Why not?

The original poster has shown no mechanism which guarantees that an up-to-date value of someListThatCouldBeNull is being read. Is it accessed under a lock? Is it volatile? Are memory barriers introduced? The C# specification is very clear on the fact that reads may be moved arbitrarily backwards in time if there are no special effects such as locks or volatiles involved. You might be reading a cached value.

Similarly, we have not seen the code which does the writes; those writes can be moved arbitrarily far into the future. Any combination of a read moved into the past or a write moved into the future can lead to a "stale" value being read.

Now suppose we solve that problem. Does that solve the whole problem? Certainly not. We do not know how many threads there are involved, or if any of those threads are also reading related variables, and if there are any assumed ordering constraints on those reads. C# does not require that there be a globally consistent view of the order of all reads and writes! Two threads may disagree on the order in which reads and writes to volatile variables happened. That is, if the memory model permits two possible observed orderings, it is legal for one thread to observe one, and the other thread to observe the other. If your program logic implicitly depends on there being a single observed ordering of reads and writes, your program is wrong.

Now perhaps you see why I strongly advise against sharing memory in this manner. It is a minefield of subtle bugs.

So what should you do?

  • If you can: stop using threads. Find a different way to handle your asynchrony.
  • If you cannot do that, use threads as workers that solve a problem and then go back to the pool. Having two threads both hammering on the same memory at the same time is hard to get right. Having one thread go off and compute something and return the value when it is done is a lot easier to get right, and you can...
  • ... use the task parallel library or another tool designed to manage inter-thread communication properly.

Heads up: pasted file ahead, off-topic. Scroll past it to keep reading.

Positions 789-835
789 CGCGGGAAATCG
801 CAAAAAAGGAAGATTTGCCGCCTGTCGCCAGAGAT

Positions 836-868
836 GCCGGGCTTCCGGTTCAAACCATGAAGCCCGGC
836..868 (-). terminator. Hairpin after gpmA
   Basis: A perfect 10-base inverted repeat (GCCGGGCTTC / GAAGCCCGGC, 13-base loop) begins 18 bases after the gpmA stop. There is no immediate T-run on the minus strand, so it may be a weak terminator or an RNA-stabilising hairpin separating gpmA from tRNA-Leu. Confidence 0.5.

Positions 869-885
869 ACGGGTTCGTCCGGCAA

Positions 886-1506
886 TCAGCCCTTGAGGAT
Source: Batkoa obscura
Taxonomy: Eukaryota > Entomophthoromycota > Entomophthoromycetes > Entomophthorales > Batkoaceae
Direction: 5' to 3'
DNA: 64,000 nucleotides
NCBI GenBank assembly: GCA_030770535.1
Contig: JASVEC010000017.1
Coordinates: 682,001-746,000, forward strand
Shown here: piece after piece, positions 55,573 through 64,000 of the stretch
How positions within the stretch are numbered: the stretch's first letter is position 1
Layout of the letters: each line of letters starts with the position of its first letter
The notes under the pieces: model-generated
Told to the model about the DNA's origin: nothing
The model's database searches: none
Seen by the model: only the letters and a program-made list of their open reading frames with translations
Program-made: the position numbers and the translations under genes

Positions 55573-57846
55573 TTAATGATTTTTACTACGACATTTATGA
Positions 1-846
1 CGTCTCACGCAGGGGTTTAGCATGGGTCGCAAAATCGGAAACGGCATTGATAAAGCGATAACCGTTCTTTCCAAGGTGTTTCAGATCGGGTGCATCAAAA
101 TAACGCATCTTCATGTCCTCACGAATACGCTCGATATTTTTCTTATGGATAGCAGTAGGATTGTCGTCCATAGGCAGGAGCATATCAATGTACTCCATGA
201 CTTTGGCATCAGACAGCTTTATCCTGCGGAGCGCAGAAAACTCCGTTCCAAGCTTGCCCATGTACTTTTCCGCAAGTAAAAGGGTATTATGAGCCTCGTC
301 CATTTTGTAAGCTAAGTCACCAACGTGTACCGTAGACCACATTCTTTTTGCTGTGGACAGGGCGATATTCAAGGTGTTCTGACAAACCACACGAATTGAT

• If you cannot do that, try to mutate as few variables as possible. Do not be setting a variable to null. If you're filling in a list, initialize the list with a threadsafe list type once, and then only read from that variable. Let the list object handle the threading concerns for you.
2

The answer is yes.

var myList = new List<object>();    
myList?.Add(new object());

Compiles to the following (as seen here)

List<object> list = new List<object>();
if (list != null)
{
    list.Add(new object());
}
1
  • Actually, now that I'm looking at it, it's not equivalent to the delegate. Note the delegate uses a temporary variable, where as the List doesn't.
    – Loocid
    Jul 10 '19 at 3:48
2

In this answer, Eric Lippert confirms that a temporary variable is used in all cases, which will prevent the "?." operator from causing a NullReferenceException or accessing two different objects. There are, however, many other factors which can make this code not thread safe, see Eric's answer.

UPD: to address the claim that a temporary variable is not created: there is no need to introduce a temp variable for a local variable. However, if you try to access something that may conceivably be modified, a variable gets created. Using the same SharpLab with slightly modified code we get:

using System;
using System.Collections.Generic;

public class C {
    public List<Object> mList;

    public void M() {
        this.mList?.Add(new object());
    }
}

becomes

public class C
{
    public List<object> mList;

    public void M()
    {
        List<object> list = mList;